tech: Posted: June 16, 2014 8:24 a.m.

"Greenpeace (and most people)…" - ricketzz

Nope. Just Greenpeace, et al and their fellow travelers.

Climate Change Not a Top Worry in U.S.
U.S. concerns with the quality of the environment dropped in 2014

http://www.gallup.com/poll/167843/climate-change-not-top-worry.aspx


ricketzz: Posted: June 24, 2014 6:30 a.m.

Tech junk may have higher margins but Big Oil has volume and a monopoly and a thousand accountant-attorneys to make it appear they run on razor thin margins and that they are basically providing a public service furnishing us with push-water. I know these people. They are smarter than anyone else and can mess you up in a dozen different ways you never heard of. They control the government, the armies, the media and most important Big Oil controls you. You, being the faithful servant of Big Oil, defend, Big Oil's honor like a true gentleman.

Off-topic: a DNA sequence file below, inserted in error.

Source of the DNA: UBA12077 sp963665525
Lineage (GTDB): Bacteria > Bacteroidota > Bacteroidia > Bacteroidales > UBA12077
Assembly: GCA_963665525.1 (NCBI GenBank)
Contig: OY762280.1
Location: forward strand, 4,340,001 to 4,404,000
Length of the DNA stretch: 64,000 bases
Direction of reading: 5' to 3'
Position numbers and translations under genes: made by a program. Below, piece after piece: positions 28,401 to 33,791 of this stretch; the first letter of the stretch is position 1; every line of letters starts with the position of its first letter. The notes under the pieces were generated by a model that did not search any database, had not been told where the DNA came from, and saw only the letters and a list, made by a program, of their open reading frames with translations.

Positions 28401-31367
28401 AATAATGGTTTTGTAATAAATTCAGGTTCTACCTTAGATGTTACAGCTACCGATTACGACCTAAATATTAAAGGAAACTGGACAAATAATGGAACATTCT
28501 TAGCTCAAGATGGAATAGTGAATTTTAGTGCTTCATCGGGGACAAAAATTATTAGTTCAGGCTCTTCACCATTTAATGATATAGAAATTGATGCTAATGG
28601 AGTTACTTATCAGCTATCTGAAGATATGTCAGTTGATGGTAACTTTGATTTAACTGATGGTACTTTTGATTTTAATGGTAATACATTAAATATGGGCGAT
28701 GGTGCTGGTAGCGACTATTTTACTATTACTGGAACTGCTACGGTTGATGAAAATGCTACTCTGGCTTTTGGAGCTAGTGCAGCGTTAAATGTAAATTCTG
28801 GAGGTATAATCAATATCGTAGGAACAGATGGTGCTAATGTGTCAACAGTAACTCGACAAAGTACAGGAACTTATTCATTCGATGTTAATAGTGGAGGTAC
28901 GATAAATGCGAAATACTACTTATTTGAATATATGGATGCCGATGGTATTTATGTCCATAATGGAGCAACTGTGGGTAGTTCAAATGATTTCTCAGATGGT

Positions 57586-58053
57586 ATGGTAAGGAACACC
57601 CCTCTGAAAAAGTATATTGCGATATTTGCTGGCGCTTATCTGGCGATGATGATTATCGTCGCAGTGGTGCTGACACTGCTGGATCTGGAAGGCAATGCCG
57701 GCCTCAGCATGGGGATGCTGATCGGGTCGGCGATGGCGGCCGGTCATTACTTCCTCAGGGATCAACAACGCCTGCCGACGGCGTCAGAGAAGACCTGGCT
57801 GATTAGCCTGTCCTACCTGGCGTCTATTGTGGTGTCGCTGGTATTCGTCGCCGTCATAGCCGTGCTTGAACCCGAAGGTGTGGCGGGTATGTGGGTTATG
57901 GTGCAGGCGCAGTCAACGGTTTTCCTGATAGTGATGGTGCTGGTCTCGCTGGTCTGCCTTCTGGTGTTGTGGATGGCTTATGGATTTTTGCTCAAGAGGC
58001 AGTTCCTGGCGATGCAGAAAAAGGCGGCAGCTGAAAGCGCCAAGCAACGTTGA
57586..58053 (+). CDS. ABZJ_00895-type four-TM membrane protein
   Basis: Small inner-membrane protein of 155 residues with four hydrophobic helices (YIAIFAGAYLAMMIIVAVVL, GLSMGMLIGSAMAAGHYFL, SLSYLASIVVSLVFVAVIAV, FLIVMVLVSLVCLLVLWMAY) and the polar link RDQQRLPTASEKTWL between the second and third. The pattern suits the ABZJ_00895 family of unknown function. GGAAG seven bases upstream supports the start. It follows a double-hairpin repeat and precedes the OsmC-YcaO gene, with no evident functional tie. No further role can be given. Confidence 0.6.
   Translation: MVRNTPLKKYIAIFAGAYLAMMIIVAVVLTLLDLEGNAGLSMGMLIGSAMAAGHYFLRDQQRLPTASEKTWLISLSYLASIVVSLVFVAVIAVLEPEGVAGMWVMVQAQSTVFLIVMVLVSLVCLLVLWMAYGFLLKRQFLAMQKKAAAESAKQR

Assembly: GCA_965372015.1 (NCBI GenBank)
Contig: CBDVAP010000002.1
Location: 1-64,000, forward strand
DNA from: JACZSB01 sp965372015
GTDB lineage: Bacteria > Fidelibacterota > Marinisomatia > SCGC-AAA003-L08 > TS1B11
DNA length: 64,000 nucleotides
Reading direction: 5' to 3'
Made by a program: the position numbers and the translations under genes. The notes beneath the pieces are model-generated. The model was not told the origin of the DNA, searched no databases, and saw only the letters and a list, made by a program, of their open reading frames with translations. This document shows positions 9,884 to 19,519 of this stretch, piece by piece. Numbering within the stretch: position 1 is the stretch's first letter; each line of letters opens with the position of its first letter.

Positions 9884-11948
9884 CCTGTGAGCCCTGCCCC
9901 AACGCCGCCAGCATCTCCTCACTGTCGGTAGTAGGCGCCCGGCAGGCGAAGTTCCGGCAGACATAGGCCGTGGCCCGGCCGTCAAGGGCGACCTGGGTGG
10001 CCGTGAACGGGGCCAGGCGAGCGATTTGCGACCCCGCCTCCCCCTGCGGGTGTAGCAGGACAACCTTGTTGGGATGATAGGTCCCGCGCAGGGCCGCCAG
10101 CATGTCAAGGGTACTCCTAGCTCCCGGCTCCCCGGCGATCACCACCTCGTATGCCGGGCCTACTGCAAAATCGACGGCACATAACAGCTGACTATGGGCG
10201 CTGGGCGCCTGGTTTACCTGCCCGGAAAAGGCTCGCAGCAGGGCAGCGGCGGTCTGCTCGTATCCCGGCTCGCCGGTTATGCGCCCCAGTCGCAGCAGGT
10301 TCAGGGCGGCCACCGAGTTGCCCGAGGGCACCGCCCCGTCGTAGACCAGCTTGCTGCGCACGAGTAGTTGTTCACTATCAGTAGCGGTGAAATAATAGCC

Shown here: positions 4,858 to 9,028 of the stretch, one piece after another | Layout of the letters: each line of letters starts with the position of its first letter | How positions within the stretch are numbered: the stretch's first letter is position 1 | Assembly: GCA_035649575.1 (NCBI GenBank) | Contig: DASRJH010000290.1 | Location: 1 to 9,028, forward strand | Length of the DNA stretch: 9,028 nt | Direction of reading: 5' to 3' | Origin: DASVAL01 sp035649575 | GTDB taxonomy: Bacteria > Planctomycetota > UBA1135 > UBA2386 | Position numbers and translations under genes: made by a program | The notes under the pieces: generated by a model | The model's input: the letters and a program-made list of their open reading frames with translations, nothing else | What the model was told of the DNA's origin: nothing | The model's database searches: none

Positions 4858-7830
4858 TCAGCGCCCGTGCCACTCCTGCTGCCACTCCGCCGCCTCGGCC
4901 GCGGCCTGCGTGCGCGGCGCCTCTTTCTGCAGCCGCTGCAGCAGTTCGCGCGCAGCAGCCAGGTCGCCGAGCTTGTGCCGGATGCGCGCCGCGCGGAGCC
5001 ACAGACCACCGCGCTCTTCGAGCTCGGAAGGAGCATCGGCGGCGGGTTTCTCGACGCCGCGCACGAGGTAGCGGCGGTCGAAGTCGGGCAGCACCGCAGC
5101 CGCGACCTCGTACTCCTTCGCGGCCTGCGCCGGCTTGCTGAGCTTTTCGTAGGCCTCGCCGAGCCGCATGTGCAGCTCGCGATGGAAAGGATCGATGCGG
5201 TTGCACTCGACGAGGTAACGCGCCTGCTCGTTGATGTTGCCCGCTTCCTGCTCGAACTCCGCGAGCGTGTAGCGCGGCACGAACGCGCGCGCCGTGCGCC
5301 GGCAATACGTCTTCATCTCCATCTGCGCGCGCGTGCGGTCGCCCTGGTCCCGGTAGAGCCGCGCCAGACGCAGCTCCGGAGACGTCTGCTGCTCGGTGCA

Do you really believe the "fellow travelers" nonsense? Do you really have no respect for your political foes? Who poisoned your Grape Nuts?


tech: Posted: June 24, 2014 10:14 a.m.

Your ad hominem attacks are amusing, ricketzz. Fellow travelers is a reference to rent-seeking cronyism that seeks to extract taxpayer subsidies.

Conspiracy theories about "Big Oil" are used to rationalize support for "Big Green". Greenpeace annual revenues amount to more than $400M and that doesn't account for other large environmental multinational NGOs.

Revenues of energy companies are far larger. However, they actually produce and deliver products we all use.

Greenpeace executive flies 250 miles to work
Environmental group campaigns to curb growth in air travel but defends paying a senior executive to commute 250 miles to work by plane

http://www.telegraph.co.uk/earth/earthnews/10920198/Greenpeace-executive-flies-250-miles-to-work.html

“Every great cause begins as a movement, becomes a business, and eventually degenerates into a racket.” - Eric Hoffer